Sensory and consumer scientists are seeing the need to explore broader measures, such as product-driven emotions, to be able to fully understand and satisfy consumers’ demands. However, to date, the consumer methodologies used in food-related emotion research have neglected a crucial element linked to emotions: the consumption context. This is a concern, because consumers’ emotional responses to food are elicited by many other sources apart from the sensory properties of the food itself. The present research aimed to fill in this gap of knowledge by exploring how evoked consumption contexts affect responses obtained from an emotion questionnaire. Two food stimuli (apple and chocolate brownie) and three different consumption contexts (a ‘weekend breakfast’, an ‘afternoon snack’, and ‘after a special dinner’) were used to vary the level of product-context appropriateness. A within-subject design was used in which 157 participants first completed an emotion questionnaire (36 terms, checklist format) in response to each of the evoked consumption contexts (presented in written format). A week later, the same participants completed the same emotion questionnaire while imagining themselves eating an apple or chocolate brownie (shown as images) without any given context (control condition), and then under the three different contexts (random monadic sequential order). When the chocolate brownie was the food stimulus, 20 of 36 emotion responses were significantly different from context to context (including the no-context condition). Conversely, only 9 significant differences were established when apple was the food stimulus. It was also found that frequency of use of positive emotion terms was higher in those consumption contexts that were considered more appropriate, whereas negative emotion terms were more frequently selected when the context was perceived as less appropriate for the product. Taken together, these findings highlight how the context in which a food is consumed (even if imagined) can affect consumers’ emotion responses towards it. More broadly, they demonstrate the reciprocal effect that the context and the product have on the elicited emotion responses, which are not situationally invariant. This research also explored how psychological traits related to emotional eating affected the emotion responses and found that in general higher emotional eaters selected a higher number of emotion terms (positive and negative). This study represents a needed advance in food-related emotion research, and upon replication of the results with other product-context combinations, could offer an easy-to-implement methodology that should more closely match the emotion responses that consumers would elicit in real-life situations while eating and drinking.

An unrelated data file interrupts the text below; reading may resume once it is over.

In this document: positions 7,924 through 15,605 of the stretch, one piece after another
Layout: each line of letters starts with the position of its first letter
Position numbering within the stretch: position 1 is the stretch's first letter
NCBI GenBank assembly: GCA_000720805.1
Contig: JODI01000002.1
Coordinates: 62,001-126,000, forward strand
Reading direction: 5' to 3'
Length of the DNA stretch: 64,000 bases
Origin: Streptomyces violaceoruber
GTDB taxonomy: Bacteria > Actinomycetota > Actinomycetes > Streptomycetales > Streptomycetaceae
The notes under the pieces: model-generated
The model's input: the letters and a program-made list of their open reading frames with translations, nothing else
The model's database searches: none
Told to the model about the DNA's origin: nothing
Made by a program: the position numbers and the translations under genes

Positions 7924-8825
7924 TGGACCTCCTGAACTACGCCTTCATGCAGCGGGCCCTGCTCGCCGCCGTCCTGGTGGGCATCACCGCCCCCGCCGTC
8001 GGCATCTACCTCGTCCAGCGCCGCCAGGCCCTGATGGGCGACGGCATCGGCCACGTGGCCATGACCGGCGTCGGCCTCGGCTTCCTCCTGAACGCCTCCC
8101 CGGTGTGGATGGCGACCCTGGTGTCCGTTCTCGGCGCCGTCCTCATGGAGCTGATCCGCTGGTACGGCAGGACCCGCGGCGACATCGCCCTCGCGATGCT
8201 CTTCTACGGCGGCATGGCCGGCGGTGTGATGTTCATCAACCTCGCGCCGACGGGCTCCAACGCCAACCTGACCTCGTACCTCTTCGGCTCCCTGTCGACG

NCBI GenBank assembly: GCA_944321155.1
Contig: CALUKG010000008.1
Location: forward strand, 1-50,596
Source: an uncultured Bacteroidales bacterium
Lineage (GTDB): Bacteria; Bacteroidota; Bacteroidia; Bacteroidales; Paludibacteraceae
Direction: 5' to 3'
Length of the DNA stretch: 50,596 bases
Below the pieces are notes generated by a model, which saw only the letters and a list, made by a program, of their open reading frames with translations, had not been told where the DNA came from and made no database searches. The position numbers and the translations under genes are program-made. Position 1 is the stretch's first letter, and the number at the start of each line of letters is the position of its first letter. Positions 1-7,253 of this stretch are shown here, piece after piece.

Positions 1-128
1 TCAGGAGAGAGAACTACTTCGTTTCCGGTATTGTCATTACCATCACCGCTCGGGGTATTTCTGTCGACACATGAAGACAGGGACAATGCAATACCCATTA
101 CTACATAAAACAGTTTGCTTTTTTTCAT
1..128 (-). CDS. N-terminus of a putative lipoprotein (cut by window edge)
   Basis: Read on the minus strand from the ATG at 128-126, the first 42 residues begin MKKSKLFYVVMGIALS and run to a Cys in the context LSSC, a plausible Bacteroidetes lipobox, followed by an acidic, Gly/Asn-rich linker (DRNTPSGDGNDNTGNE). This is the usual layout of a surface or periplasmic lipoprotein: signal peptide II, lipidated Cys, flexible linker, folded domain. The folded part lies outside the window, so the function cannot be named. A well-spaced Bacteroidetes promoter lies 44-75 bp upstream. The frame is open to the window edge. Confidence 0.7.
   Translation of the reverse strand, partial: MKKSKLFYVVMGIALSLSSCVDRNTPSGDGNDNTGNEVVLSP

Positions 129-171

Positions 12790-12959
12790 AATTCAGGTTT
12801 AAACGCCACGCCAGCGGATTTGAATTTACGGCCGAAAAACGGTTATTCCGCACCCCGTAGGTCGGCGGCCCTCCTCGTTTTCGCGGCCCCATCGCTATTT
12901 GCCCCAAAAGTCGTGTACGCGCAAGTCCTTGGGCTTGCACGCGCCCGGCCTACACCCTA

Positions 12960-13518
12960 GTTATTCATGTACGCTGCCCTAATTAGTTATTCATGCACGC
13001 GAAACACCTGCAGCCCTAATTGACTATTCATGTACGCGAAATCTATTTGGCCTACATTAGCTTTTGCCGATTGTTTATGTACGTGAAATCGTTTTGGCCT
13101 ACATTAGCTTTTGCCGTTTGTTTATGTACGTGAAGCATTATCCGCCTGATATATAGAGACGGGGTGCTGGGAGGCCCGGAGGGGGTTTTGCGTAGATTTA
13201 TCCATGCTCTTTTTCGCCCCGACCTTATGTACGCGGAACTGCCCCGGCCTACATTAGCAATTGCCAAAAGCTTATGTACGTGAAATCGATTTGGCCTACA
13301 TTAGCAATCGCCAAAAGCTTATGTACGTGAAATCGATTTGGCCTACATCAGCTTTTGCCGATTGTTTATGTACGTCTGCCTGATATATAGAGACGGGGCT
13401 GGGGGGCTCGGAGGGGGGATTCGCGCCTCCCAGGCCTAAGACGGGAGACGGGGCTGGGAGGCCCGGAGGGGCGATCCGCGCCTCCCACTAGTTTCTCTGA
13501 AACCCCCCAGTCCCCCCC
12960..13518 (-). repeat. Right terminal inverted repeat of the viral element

- food experience